"After a lecture of my own, I have been accompanied from Mill Lane to Magdalene by a young man protesting with real anguish and horror against my wounding, my vulgar, my irreverent, suggestion that The Miller's Tale was written to make people laugh.  And I have heard of another who finds Twelfth Night a penetrating study of the individual's relation to society."  (12)

They can't have just been good comedies, thinks the Puritan for that's just not serious.

But "the true reader reads every work seriously in the sense that he reads it whole-heartedly, makes himself as receptive as he can."  (11)  Receptivity is essential to a good reading.  The good reader "will read 'in the same spirit that the author writ'.  What is meant lightly he will take lightly, what is meant gravely, gravely."  (11)

Lewis assumes that we can figure out enough about the author's intention (at least, generally speaking) to determine the spirit in which the author writ.  I tend to agree.  He also assumes that authorial intention is essential to the meaning of the work.  I agree with this, as well.  That's all controversial, but it's also true, so let's just get on with it.

The upshot here is that we still don't have a fully clear account of the difference between types of readers.  Moreover, we can't simply go with a description like "mature," because Lewis thinks--and I suspect he's right about this, as well--that it's false that we all begin reading as the many do (immaturely), and then some people progress to reading as the few (maturely).  No, the only way to get a grip on the distinction is to try to actually enter into the mind of the readers.  This may be profitably approached, though, by starting with other arts than literature.  We may be in the many as far as painting goes, even if we're in the literary few.  Or vice versa.  Or perhaps we're musically many while literarily few.  And so forth.  So in the next post, we'll look at "how the few and the many use pictures and music."

There is no point in closing this post, however, without talking about the obvious point.  Readers will no doubt recognize that Norman Rockwell has always been in the province of "the many" in the world of painting.  His fans are very often the people who admittedly know nothing about art, but who like his work.  (Rockwell found it to be just a touch annoying when people would tell this to him.  Wouldn't it be nice, he thought, if occasionally someone who did know something about art would admit to liking him?)  The arsty people have always hated Rockwell.  The conclusion, then, might seem obvious: if good art is art that is liked by the few, then Rockwell isn't good art.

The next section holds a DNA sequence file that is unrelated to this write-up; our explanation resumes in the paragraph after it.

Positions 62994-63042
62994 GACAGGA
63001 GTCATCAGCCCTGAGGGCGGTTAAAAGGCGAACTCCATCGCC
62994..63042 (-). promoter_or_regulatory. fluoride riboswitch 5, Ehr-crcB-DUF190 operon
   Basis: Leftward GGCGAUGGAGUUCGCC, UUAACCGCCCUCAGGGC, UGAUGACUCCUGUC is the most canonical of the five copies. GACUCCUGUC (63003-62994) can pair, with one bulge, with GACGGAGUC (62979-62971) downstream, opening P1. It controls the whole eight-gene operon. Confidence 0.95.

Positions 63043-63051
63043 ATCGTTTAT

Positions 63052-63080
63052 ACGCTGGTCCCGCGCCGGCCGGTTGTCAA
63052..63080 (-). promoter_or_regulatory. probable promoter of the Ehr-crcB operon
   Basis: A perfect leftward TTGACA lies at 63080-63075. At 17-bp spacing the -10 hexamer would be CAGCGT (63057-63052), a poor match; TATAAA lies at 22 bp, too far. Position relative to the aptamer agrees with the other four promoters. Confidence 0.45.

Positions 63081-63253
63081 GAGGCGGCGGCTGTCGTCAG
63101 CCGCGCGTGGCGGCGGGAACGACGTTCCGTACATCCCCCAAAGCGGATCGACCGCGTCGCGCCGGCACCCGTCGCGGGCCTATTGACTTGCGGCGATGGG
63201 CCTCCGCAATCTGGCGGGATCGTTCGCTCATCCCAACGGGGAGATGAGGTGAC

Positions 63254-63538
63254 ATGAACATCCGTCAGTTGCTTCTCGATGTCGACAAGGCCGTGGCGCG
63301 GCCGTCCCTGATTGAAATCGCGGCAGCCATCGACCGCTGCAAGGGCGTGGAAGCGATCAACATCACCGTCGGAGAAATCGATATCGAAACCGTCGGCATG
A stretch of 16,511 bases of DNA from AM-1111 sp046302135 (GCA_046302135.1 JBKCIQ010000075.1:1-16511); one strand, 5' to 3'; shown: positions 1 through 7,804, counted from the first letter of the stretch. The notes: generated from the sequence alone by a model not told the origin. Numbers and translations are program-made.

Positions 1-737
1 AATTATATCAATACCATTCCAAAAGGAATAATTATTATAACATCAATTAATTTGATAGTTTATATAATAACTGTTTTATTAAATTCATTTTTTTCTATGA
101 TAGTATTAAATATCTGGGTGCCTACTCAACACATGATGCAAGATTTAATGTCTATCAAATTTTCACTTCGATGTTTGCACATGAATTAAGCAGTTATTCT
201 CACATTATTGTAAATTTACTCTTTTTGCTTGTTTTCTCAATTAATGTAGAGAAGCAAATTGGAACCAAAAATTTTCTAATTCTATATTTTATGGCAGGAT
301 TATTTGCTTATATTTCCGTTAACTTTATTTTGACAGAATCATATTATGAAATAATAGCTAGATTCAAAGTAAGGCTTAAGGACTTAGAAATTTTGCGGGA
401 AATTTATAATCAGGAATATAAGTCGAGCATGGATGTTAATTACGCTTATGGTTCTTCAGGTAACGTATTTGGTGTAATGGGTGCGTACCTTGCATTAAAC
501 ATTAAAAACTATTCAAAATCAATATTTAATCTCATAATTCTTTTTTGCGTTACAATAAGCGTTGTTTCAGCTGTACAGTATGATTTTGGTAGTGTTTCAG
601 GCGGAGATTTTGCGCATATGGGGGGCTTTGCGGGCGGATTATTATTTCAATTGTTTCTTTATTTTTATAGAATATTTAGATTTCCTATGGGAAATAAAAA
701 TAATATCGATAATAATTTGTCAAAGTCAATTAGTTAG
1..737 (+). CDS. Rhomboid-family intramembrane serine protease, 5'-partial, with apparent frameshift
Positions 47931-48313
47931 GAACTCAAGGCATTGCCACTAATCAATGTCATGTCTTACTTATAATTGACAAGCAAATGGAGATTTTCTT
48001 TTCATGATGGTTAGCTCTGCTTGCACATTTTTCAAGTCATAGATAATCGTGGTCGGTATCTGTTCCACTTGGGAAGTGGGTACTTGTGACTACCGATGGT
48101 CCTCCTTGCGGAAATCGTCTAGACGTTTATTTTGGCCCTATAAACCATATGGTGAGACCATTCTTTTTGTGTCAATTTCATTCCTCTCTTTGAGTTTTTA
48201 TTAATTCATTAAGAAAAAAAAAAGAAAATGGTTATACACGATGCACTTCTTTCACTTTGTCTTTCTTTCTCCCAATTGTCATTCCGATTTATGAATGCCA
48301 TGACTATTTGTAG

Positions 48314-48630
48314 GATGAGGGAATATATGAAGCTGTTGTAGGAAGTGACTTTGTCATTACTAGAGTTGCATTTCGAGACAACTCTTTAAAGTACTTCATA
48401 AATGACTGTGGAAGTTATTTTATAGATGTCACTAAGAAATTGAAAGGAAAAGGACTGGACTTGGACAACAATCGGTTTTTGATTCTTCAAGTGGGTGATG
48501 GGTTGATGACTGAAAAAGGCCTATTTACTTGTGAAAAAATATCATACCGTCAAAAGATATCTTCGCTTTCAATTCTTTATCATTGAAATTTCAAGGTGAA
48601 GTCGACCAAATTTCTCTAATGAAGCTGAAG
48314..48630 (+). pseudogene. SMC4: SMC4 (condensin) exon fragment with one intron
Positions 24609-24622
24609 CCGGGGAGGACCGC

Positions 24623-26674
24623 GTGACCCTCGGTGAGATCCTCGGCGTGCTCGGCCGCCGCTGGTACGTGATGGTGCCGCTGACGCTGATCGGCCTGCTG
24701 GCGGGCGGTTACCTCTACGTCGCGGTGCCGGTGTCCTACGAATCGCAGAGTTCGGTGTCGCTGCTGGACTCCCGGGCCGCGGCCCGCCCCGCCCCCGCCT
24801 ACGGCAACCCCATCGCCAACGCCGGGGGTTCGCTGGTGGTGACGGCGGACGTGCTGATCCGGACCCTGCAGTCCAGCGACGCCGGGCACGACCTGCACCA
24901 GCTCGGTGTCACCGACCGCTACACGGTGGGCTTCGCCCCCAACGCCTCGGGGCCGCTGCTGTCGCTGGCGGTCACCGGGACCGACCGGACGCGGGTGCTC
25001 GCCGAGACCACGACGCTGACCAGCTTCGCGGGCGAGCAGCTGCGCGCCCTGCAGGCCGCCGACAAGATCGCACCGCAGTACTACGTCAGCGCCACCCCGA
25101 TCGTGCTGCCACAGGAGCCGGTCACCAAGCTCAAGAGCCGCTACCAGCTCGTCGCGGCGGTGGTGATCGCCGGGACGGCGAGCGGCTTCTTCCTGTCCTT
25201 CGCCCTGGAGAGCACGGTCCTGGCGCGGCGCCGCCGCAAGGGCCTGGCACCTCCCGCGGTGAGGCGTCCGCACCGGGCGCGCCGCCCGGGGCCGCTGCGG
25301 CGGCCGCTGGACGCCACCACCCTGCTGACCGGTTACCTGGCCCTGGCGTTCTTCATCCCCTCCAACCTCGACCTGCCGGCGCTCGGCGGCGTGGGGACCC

But notice, already, the kinds of problems such a conclusion faces.  First, it is transparently obvious that many of the critical condemnations of Rockwell back in his own day came from highly puritanical critics--critics who cannot be trusted to have been at all serious (in the relevant sense) about Rockwell's art; critics who were clearly not receptive in any way.  Marxists, etc.

Second, the status seekers and the devotees of culture would have had overwhelming pressure to denounce Rockwell, or at least to ignore him.  A knowledge or, or liking of, Rockwell's art surely didn't convey any "cultural" status, nor was Rockwell recognized by the critics (see above) as an important (or "real") artist.

Third, Rockwell has been slowly gaining some critical respect.

But this is an observation to be very careful with, since I've just pointed out that art critics were unreliable on Rockwell earlier on.  So it wouldn't make sense for me to assume that now they have become reliable.  And in fact I don't think that at all.  Some of these Rockwell critics are obviously wholly unreliable.  Nor would it help Rockwell's standing as an artist if the only way he were able to become appreciated by the few would be for them to turn his art into something it is not.  (Roger Reed expressed this worry about critical treatments of Rockwell.)  But there are some critics and artists out there who are taking Rockwell's work seriously, and who are actually being receptive to it.  Karal Ann Marling stands out here as the best instance of this.  Laura Claridge is another good example.

There will be more to say, of course, about how Lewis's experiment connects up to Rockwell.  We'll get there.  (I hope!)  For now, this was just some groundwork.  The next post will get us closer.